Eleven walks a neighbor’s puppy by herself. She is responsible and organized, and lets herself into the house I have never seen, collects what she needs, and returns the same way. It is a small universe that she controls by herself. She also sleeps with four stuffed animals, all of which are dogs. She wants to be a vet.

Eleven can beat me in a set of tennis and can always, every single time, get a soccer ball past me. This summer we went for a run together for the first time and she left me in the dust.

Eleven can wear my flip-flops and is almost my height. She runs a six minute mile and is fluent with technology in a way I will never be. She doesn't have her own phone yet but I know that’s coming soon. She still sleeps with the two teddy bears she’s had since infancy. She likes to snuggle before bed and still says prayers that include “thank you for giving me everything I need and most things that I want.”


Eleven started running cross-country for her school this year, and I can’t watch a race without tears in my eyes. There’s something about watching her go, seeing her take flight, cheering for her sprinting towards the finish line, that makes me cry. A wise reader pointed out the metaphor that I can’t stop thinking about: she’s running away from me, and I’m cheering for her, on her team no matter what, even when I can’t see her.  Though I can’t see the part of the race that happens in the woods, I can imagine it, based on my own experiences (of running cross-country as a high schooler, myself, but also of being an adolescent girl).  Her path and my own feel interwoven, but that identification is largely in my head.  The woods she’s running in, and the tracks she makes through them, are hers and hers alone.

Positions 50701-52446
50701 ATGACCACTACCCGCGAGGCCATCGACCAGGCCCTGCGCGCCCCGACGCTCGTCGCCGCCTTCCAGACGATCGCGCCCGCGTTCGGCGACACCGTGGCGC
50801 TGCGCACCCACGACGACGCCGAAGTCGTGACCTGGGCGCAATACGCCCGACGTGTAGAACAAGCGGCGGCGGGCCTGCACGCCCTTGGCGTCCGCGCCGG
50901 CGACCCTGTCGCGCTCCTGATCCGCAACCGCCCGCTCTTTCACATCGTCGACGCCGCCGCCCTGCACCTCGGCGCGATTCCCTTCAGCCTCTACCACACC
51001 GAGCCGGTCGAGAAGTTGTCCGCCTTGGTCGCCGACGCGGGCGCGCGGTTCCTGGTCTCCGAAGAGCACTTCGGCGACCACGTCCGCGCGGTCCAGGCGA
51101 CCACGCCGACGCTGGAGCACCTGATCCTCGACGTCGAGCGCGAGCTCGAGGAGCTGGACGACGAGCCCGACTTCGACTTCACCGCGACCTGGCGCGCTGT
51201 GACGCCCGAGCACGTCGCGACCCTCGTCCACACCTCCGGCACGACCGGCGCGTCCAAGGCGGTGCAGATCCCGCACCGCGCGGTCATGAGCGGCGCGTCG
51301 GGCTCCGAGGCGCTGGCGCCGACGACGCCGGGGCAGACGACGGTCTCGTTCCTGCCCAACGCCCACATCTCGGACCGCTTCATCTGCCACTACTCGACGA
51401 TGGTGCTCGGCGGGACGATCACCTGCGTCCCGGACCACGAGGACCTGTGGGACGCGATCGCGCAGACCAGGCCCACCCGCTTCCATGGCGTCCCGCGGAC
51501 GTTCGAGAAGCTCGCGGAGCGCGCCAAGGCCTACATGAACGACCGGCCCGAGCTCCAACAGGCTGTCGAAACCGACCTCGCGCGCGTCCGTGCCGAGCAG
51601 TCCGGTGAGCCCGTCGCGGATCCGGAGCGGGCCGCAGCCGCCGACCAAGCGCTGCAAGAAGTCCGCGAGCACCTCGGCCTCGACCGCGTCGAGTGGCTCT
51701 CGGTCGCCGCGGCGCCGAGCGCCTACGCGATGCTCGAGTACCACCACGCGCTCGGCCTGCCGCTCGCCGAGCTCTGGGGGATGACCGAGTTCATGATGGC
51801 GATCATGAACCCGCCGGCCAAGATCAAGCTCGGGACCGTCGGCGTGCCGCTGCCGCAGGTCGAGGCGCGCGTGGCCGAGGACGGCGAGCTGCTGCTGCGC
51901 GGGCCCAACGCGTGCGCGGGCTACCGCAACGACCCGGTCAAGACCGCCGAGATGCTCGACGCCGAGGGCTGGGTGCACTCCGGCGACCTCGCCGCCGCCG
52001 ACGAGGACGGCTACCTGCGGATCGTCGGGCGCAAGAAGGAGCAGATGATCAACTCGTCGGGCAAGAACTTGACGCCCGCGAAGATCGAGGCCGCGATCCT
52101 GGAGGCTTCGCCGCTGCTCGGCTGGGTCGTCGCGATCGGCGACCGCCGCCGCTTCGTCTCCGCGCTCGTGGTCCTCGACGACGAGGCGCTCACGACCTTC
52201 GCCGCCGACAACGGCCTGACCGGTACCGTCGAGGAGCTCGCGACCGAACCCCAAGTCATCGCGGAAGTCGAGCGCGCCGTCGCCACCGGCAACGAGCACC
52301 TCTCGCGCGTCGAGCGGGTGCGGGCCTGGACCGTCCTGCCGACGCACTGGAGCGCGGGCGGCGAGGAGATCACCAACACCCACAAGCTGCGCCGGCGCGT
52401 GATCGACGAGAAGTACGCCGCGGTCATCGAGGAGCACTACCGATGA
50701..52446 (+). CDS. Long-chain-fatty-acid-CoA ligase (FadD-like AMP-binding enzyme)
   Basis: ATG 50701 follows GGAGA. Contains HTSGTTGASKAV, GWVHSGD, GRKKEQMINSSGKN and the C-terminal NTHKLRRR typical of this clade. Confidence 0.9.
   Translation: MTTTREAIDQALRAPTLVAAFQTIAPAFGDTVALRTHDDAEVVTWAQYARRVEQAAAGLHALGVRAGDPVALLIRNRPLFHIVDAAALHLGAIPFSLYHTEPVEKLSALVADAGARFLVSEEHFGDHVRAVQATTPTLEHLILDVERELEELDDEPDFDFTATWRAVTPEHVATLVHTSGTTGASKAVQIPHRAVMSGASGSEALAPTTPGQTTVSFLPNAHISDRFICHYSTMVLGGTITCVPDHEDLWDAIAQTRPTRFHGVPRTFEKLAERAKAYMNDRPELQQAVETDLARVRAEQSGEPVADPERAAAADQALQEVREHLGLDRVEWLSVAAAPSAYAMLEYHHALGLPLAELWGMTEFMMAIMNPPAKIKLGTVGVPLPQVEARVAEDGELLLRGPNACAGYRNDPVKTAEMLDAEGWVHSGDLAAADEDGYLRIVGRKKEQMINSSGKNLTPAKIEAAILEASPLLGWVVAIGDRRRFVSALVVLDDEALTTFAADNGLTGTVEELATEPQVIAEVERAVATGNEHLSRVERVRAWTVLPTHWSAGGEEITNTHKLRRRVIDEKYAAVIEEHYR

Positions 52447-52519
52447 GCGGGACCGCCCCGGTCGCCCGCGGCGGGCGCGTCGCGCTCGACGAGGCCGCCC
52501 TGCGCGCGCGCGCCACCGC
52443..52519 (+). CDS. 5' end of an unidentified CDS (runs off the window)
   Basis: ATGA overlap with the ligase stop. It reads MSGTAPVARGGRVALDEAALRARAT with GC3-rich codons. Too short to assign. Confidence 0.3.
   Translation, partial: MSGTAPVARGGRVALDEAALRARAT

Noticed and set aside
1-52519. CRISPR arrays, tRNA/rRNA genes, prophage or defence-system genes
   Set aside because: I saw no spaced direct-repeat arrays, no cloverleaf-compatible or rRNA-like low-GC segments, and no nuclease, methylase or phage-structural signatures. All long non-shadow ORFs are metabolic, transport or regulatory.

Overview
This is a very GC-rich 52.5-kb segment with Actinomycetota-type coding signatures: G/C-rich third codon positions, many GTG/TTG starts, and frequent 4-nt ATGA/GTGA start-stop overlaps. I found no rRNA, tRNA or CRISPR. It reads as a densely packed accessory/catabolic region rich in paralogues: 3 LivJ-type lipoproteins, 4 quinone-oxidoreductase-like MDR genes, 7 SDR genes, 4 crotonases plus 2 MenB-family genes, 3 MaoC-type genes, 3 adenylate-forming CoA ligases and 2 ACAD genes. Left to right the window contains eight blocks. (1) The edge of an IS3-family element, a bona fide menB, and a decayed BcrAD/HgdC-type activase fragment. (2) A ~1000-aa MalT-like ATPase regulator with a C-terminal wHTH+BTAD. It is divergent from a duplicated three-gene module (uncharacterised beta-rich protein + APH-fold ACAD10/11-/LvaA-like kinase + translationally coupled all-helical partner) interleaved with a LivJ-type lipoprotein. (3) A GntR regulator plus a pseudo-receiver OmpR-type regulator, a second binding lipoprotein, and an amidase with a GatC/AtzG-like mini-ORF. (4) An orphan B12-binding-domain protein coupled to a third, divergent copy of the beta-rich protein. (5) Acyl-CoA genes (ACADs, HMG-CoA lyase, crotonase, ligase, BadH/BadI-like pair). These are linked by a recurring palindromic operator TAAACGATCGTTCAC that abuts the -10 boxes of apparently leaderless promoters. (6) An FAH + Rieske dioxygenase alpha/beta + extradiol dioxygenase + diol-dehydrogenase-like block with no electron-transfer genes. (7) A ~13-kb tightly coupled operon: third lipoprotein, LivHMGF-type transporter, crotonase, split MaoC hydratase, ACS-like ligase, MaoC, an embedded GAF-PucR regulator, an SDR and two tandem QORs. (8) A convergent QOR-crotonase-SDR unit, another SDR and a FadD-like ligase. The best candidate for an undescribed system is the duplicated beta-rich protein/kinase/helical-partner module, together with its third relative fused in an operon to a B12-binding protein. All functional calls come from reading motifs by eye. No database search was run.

More and more, Eleven is in the woods.  Her world is her own. I have less visibility into what she is doing at school and the use of email and instagram has allowed her to develop friendships I don't know as much about. I trust Eleven and we still have a lot of rules about internet access and social media, but I’m aware of her autonomy and growing privacy. This is just another manifestation of the separation that I know is healthy and right.

This was Eleven’s fourth year at sleepaway camp but the first she was homesick. In the sagging middle week of her 3.5 weeks at camp, there were tearful phone calls and sad letters. Then, as the days towards pickup shortened, the mood brightened, and equilibrium was restored. I can't help thinking this was the last gasp of attachment before eleven pushes off for the other shore, for adolescence and young adulthood, for good.

For now, I will curl up next to Eleven at bedtime and listen to her stories about her day and cherish every minute of time she wants to spend close to me, both physically and emotionally. I can see the tide coming in, and I know what it will bring with it. I’m still looking forward to what is ahead and trying to trust, that like on the cross-country course, though she’s about to disappear into the woods, she will circle around and come back towards me.  She will have a smile on her face as she sprints towards the finish line, and she'll see me standing there, and I hope that will make her glad.

This is Adolescence


A year or so ago, a fantastic series of essays called This is Childhood was published in book form and at the Brain, Child website. I adored these essays, so was thrilled when Allison Slater Tate and Lindsey Mead asked me to be a part of a new series called, appropriately, This is Adolescence.

The first installment, "Eleven," by Lindsey Mead, will go live on Wednesday, October 22, and each week after that, a new essay will appear here and at the websites of the other contributors. Come on by, or visit the other authors' sites, and join us in a celebration of the insanity and wonder of adolescence. 

Eleven – Lindsey Mead
Twelve – Allison Slater Tate
Thirteen – Bethany Meyer
Fourteen – Catherine Newman
Fifteen – Jessica Lahey
Sixteen – Marcelle Soviero
Seventeen – Shannon Duffy
Eighteen – Lisa Heffernan

Remainders: The Rest of My Interview with Steven Strogatz